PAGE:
M’Pekala (Where We Live)

by Marsha Winsryg

M’Pekala is the name that the 10 women have given to their economic initiative project making sisal bags. It refers to the fact that they are able to add to the prosperity of their community by fashioning and selling these products and not only by their traditional agricultural work.

This project is the result of Sister Immaculata Mulyei, a Franciscan sister, who once lived in the region and is well aware of the difficulty these woman face earning cash money, being hours away from the nearest town.

Sister Immaculata Mulyei

Two groups from two villages have taken up her challenge to come up with a plan to manufacture a salable product. One group is making oil from a local nut, called mungongo in the local language and known as candlenut in English. M’Pekala was taught to make sisal baskets by master Zimba basket maker, who they hosted in their village for two weeks three years ago.

On the way to Sekute, the M’Pekala group’s village north of Livingstone

Then they planted sisal plants to make their baskets with. The beauty of this plant is that it needs no water. Drought has made their normal method of earning extra cash, raising meat animals, impossible. Sisal is a good solution, but it takes a long time to get big enough to harvest. Someday they won’t need to buy raw sisal, which they have difficulty finding.

Three women of M’Pekala with the young sisal plant, already three years old

Each winter season when they are through working in the fields, the women focus on weaving sisal bags and finding ways to add handles or lining. Each year, the quality improves, and the AACDP wants to offer them for sale on its website. The biggest problem right now is shipping the finished product to the US, because it costs a small fortune. The price to fedex 15 bags was $300! The local postal system was reliable until a year ago and now is almost defunct. That’s one hurdle to approach.


Zambezi Dolls Are Born

by Marsha Winsryg

Until the Mama Bakhita Cheshire Home came into being in 1996, there were few options for children with handicaps in Livingstone, Zambia. They stayed at home and many were kept out of sight because of prejudice and shame. The free services offered at the Mama Bakhita, such as education, physiotherapy and medical attention, gradually made people aware that these kids could learn and contribute to their community.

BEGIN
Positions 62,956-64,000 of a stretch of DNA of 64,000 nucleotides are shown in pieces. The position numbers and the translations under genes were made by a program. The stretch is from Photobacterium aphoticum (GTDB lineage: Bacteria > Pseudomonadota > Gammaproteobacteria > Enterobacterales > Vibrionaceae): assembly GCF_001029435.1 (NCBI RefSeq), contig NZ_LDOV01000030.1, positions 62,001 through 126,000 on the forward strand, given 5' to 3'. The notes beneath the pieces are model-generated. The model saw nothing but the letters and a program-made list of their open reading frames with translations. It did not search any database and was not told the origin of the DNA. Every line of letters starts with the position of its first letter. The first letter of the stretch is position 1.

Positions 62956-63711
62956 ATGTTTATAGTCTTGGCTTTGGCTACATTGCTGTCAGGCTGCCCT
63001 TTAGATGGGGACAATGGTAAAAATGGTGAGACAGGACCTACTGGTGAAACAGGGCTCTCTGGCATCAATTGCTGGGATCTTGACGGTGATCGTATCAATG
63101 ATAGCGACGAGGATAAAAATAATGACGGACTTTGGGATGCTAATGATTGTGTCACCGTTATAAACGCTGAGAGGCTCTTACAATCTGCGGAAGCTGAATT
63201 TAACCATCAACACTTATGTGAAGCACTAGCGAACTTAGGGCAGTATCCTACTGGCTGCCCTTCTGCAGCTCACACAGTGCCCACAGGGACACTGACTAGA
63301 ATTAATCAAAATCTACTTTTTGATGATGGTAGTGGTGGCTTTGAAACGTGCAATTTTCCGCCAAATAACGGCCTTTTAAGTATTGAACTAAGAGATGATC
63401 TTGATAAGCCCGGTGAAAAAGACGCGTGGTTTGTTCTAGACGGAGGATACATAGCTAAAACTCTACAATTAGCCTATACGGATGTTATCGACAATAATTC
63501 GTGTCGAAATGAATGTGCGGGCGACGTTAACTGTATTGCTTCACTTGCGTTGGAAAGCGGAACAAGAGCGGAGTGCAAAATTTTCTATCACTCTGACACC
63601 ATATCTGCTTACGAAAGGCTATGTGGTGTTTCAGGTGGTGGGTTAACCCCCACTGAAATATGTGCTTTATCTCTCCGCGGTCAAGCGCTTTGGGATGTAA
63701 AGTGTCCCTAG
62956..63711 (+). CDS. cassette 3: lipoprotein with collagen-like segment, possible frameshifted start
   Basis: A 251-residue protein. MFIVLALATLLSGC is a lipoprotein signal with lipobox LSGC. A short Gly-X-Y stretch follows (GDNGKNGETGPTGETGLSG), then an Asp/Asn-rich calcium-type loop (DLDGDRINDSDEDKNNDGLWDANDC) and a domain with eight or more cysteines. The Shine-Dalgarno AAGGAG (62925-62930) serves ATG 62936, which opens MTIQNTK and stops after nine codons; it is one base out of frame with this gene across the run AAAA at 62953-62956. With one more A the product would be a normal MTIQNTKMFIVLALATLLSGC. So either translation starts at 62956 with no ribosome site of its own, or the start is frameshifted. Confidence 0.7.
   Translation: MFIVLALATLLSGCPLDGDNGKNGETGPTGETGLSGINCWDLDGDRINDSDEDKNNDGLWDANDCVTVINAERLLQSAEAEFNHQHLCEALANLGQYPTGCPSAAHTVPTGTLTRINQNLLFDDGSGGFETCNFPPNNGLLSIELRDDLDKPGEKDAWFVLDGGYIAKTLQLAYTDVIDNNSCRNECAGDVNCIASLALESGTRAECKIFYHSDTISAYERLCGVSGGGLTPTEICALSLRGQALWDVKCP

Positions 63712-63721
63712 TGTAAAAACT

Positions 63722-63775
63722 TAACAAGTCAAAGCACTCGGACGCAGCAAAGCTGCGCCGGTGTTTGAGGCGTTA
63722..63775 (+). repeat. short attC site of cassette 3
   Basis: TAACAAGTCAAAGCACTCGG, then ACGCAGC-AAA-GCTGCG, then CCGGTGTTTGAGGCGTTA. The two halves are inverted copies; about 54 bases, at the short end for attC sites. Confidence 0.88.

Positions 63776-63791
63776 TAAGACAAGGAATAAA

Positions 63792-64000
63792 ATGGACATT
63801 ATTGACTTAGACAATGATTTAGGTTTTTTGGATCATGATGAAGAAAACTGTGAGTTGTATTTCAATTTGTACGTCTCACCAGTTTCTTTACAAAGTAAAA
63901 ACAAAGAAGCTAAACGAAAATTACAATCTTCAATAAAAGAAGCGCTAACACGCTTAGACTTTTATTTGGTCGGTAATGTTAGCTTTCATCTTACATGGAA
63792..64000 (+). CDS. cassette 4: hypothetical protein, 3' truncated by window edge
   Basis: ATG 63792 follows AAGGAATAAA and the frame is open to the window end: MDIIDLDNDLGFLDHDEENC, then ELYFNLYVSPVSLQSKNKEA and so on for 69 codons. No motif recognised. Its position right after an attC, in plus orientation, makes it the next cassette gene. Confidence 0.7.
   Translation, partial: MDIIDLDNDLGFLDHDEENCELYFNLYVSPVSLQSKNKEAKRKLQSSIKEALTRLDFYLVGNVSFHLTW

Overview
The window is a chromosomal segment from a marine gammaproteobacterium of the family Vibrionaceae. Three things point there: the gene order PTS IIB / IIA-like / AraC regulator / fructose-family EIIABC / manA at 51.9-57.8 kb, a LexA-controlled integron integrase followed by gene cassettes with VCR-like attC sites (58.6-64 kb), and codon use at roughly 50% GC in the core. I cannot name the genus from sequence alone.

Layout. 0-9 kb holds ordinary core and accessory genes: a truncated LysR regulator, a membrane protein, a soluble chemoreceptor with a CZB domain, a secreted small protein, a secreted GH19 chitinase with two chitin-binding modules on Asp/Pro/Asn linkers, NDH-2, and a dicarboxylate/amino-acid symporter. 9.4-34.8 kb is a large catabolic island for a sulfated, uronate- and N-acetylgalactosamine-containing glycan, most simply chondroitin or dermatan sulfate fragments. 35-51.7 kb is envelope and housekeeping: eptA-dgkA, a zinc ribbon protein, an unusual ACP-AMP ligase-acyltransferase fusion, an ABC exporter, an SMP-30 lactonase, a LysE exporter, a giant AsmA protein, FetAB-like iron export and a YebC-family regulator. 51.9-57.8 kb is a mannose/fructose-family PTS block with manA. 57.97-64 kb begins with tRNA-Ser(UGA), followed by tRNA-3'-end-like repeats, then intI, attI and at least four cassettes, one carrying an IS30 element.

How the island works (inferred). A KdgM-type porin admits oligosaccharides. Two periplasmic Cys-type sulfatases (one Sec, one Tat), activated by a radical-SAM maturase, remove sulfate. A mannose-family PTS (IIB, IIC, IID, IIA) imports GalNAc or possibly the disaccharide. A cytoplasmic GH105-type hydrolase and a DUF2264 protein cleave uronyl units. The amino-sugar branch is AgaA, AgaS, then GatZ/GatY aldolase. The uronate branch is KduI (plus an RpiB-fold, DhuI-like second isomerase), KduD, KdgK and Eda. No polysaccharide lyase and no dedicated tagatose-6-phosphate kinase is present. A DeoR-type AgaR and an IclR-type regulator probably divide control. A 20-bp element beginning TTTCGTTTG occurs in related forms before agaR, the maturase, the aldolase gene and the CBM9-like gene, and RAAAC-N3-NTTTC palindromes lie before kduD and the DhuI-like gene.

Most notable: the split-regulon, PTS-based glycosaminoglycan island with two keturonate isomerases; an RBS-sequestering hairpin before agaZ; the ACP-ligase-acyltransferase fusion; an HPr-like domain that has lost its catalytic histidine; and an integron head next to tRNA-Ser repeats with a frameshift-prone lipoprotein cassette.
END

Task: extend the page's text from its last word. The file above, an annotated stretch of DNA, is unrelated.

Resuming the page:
Still, the lack of work and the minimal pay scale for the menial jobs available, left their mothers struggling to pay rent and feed their families. Having handicapped children made working that much harder. It was clear that these women needed income.
It seemed to me that a simple, handmade doll could be a valuable product that the mothers of children at the Mama Bakhita Home might be able to produce and sell.
And so, Zambezi Dolls were born….
In 2011 I spent three weeks working with these women to develop a doll that could be made entirely by hand, and could be sold for enough money to make an economic difference in their lives. I hoped that, in time, these dolls might generate real income for these determined craftswomen.

Doll Work/mothers of disabled children
Zambezi Doll Makers

It was also clear to me there are not enough dolls of color in the world and that we do not need more plastic polluting our environment. So these dolls needed to be made of natural materials in a variety of skin tones. Add to these facts the need for meaningful work for economically challenged women anywhere, and you have reasons that Zambezi Dolls seemed like a very good idea.
Production began, but it was not at all easy. We began to make dolls with the idea that each woman would make her own from beginning to end. But because everyone had a different level of skill in handwork. Some were able to make five well-made dolls in the time it took another to make one less well-made doll. What to do?
Sister Agnes Daka, then director of the Mama Bakhita Cheshire School, solved the problem beautifully. She suggested they break down the doll making into steps, from the cutting out of the body patterns all the way to the making of the clothing. Everyone was capable of doing several parts of the production and together they were able to create finished dolls.

In this way they evolved into a true cooperative that produce beautifully made dolls entirely sewn by hand. Gradually every detail has been studied and practiced and the quality of each stitch is evident. Each doll is unique and no two are alike. This makes them very special indeed and ensures variety and creativity for the doll makers. As each woman advances her skill level, she can take on new and more difficult aspects of the process, like embroidering the faces and designing new hair styles. They are rightly proud of their achievements. And it means that any child anywhere can find the doll that is right for them.